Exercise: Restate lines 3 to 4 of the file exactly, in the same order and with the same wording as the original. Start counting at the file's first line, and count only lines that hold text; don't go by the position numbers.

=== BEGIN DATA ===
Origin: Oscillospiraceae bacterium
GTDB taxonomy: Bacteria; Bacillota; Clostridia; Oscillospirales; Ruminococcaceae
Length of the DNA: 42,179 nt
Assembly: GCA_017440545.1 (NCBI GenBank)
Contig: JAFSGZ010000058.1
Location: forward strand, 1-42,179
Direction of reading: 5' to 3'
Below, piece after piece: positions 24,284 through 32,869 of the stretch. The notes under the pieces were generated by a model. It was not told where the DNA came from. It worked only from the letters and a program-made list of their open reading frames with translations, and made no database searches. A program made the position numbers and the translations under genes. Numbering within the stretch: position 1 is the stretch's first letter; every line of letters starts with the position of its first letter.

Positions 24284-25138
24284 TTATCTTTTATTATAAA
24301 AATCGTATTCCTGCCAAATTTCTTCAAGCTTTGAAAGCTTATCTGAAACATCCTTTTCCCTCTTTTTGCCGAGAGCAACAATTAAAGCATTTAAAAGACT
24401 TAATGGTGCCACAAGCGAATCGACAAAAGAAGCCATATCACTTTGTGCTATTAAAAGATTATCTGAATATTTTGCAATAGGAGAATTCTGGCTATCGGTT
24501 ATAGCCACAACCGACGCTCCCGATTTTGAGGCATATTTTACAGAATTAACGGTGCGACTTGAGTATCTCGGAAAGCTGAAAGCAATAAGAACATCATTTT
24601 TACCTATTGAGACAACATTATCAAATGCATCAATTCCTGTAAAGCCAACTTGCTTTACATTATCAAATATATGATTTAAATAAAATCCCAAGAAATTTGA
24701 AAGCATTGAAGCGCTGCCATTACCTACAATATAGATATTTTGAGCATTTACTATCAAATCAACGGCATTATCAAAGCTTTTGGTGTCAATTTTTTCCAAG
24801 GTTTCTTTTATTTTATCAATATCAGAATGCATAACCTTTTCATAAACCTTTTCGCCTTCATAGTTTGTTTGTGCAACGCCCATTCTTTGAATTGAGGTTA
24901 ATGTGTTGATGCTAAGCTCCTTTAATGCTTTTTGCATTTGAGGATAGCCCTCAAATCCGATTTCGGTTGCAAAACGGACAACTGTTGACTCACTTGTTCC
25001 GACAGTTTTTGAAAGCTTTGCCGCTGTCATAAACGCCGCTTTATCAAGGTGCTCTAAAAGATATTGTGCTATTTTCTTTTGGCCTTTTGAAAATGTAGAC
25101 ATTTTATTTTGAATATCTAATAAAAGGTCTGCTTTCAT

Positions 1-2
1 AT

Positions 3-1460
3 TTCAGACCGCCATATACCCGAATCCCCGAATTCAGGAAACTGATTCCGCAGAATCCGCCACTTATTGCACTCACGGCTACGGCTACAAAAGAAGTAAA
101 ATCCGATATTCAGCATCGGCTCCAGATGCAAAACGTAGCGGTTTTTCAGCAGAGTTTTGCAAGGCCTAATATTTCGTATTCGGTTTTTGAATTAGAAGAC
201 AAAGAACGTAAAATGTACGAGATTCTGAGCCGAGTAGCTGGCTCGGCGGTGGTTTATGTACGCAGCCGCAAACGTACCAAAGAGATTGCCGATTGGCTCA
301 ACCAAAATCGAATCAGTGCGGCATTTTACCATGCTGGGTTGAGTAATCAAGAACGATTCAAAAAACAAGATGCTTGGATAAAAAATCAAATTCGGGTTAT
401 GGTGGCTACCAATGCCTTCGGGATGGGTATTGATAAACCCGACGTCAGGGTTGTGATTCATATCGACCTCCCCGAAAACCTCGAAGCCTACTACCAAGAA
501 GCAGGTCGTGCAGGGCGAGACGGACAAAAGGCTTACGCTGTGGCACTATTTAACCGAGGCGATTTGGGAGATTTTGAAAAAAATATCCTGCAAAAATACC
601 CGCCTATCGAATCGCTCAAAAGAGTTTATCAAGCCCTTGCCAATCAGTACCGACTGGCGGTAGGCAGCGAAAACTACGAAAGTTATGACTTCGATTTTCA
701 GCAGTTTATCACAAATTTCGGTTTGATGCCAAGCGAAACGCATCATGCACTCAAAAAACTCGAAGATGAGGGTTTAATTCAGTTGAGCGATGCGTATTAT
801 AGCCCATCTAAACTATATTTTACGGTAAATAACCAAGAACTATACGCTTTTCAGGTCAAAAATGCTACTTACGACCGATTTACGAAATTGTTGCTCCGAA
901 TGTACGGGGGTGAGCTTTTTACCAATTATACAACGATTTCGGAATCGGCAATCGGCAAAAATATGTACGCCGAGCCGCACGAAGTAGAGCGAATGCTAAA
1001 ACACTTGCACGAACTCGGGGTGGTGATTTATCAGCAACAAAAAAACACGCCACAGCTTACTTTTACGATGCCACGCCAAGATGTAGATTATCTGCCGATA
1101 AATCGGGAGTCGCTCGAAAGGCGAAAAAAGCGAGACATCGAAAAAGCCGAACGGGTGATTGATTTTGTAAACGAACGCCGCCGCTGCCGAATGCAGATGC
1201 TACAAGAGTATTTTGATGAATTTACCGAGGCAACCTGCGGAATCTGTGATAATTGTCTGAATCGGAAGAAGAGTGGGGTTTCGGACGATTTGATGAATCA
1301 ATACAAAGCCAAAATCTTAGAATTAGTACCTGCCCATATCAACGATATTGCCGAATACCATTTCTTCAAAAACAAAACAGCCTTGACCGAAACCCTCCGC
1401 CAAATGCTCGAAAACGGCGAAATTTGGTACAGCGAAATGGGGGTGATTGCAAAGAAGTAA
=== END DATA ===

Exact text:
Length of the DNA: 42,179 nt
Assembly: GCA_017440545.1 (NCBI GenBank)